Speed enforcement detection devices

Speed enforcement detection devices include speed cameras and radar and laser devices. Speed enforcement devices can be permanently placed in a location and operate automatically or can be used manually by law enforcement officers (CDC-Speed camera). Devices may capture instantaneous speeds with a speed camera at a single point or may calculate average speeds using a series of cameras, known as average speed enforcement (). Speed cameras may also be used in a roadway corridor approach by periodically moving them along the length of a road (). Penalties associated with speed violations in an area with speed enforcement detection devices are often more lenient than penalties issued by law enforcement officers (GHSA-Speed cameras).

Expected Beneficial Outcomes (Rated)

  • Reduced fatal and non-fatal injuries

  • Reduced traffic speed

Evidence of Effectiveness

There is strong evidence that speed enforcement detection devices reduce traffic speed, traffic injuries, and fatalities (, , , ).

Speed cameras have been shown to reduce road traffic speed, collisions, injuries, and related casualties (, ). Cameras that are periodically moved along a road as part of a roadway corridor approach () and cameras used for average speed enforcement have been shown to reduce crash injuries and fatalities (). Cameras used for average speed enforcement can also reduce speeds, and may improve traffic flow ().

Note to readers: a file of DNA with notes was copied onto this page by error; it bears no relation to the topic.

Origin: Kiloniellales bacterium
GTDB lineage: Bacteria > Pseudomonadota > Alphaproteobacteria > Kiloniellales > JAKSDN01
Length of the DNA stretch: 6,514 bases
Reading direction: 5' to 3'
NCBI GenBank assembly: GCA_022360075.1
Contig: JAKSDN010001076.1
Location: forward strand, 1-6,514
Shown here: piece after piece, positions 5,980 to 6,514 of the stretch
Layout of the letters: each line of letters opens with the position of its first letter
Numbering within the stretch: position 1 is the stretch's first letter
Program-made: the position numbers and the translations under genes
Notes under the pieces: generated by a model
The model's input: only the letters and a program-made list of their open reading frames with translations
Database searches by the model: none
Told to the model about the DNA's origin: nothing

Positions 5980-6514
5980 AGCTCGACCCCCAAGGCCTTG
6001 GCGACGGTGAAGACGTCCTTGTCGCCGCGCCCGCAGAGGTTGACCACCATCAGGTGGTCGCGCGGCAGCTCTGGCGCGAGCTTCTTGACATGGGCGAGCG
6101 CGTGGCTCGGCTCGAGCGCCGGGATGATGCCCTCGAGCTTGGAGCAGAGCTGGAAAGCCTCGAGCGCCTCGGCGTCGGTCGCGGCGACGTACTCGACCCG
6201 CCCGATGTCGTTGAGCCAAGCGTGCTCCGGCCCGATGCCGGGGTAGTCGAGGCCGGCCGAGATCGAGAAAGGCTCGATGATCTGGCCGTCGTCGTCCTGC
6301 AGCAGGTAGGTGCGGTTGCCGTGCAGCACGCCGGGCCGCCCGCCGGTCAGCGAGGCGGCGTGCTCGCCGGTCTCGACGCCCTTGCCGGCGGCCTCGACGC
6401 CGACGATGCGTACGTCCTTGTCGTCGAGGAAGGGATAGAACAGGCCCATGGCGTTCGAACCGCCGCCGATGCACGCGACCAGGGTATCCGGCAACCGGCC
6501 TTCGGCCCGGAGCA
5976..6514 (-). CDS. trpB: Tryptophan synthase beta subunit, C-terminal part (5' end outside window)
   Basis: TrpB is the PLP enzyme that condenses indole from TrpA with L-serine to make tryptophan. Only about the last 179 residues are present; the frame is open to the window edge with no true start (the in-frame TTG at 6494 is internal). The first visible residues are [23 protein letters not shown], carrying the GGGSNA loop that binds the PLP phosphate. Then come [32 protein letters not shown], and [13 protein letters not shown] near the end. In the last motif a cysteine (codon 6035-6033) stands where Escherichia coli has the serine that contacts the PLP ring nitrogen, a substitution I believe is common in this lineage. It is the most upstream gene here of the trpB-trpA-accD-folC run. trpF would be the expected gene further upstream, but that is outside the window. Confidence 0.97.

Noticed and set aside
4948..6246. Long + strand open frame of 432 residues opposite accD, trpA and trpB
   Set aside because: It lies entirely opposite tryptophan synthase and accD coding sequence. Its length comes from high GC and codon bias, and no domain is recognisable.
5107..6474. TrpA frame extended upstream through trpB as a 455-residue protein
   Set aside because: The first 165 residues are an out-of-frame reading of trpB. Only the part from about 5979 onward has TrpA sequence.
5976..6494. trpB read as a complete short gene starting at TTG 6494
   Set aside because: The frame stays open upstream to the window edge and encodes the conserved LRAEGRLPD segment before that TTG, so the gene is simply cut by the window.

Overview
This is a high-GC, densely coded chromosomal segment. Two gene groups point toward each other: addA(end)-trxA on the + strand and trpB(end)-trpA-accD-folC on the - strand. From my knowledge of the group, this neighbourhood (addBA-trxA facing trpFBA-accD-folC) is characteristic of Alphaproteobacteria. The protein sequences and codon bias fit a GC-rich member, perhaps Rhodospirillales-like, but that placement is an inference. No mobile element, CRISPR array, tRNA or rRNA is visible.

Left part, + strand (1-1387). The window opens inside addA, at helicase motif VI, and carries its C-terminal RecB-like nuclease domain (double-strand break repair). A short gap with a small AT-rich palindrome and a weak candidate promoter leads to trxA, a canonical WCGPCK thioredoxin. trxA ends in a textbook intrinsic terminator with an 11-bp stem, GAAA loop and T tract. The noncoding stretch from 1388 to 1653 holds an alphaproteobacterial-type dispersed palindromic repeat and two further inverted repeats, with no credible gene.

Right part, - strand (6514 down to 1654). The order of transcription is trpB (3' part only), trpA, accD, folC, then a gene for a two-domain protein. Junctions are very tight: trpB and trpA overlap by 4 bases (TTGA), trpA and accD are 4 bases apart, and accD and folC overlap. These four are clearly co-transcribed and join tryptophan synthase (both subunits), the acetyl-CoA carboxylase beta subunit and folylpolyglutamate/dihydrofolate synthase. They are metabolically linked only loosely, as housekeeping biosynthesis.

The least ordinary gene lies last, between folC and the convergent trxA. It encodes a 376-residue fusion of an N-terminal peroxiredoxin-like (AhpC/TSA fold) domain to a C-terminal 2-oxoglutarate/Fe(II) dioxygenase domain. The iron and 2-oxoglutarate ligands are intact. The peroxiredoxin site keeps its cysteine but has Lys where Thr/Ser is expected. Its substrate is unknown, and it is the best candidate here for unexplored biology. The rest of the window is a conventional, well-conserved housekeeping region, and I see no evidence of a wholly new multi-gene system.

In an Arizona-based study, speed cameras reduced speeds on municipal streets and arterials (Washington 2007). In a Barcelona-based study, fixed speed cameras reduced crashes and injuries on medium to high speed beltway roads; effects were not significant on lower speed roads or roads with traffic lights ().

Combining speed cameras with vertical features such as speed bumps can produce larger speed reductions than cameras alone (). Visible campaigns about speed camera programs can generate speed reductions beyond targeted streets, often called spillover reductions, particularly if a roadway corridor approach is used ().